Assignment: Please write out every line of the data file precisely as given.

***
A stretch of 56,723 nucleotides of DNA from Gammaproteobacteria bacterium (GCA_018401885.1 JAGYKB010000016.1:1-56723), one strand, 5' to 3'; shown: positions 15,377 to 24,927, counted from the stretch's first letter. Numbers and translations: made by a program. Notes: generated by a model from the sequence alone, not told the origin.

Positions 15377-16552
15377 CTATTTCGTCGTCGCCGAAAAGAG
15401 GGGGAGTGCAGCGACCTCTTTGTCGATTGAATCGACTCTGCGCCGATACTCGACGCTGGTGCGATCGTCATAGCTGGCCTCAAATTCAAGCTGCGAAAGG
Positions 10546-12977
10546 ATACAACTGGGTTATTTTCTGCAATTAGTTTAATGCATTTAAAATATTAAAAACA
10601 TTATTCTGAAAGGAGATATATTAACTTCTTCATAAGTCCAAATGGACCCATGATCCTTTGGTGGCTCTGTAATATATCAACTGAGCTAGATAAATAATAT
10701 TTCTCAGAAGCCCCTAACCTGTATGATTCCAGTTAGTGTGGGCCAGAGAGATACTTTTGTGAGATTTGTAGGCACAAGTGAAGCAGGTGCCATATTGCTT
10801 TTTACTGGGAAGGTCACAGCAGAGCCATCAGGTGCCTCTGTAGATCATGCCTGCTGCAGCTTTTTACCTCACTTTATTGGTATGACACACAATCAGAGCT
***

A stretch of 56,723 nucleotides of DNA from Gammaproteobacteria bacterium (GCA_018401885.1 JAGYKB010000016.1:1-56723), one strand, 5' to 3'; shown: positions 15,377 to 24,927, counted from the stretch's first letter. Numbers and translations: made by a program. Notes: generated by a model from the sequence alone, not told the origin.

Positions 15377-16552
15377 CTATTTCGTCGTCGCCGAAAAGAG
15401 GGGGAGTGCAGCGACCTCTTTGTCGATTGAATCGACTCTGCGCCGATACTCGACGCTGGTGCGATCGTCATAGCTGGCCTCAAATTCAAGCTGCGAAAGG
Positions 10546-12977
10546 ATACAACTGGGTTATTTTCTGCAATTAGTTTAATGCATTTAAAATATTAAAAACA
10601 TTATTCTGAAAGGAGATATATTAACTTCTTCATAAGTCCAAATGGACCCATGATCCTTTGGTGGCTCTGTAATATATCAACTGAGCTAGATAAATAATAT
10701 TTCTCAGAAGCCCCTAACCTGTATGATTCCAGTTAGTGTGGGCCAGAGAGATACTTTTGTGAGATTTGTAGGCACAAGTGAAGCAGGTGCCATATTGCTT
10801 TTTACTGGGAAGGTCACAGCAGAGCCATCAGGTGCCTCTGTAGATCATGCCTGCTGCAGCTTTTTACCTCACTTTATTGGTATGACACACAATCAGAGCT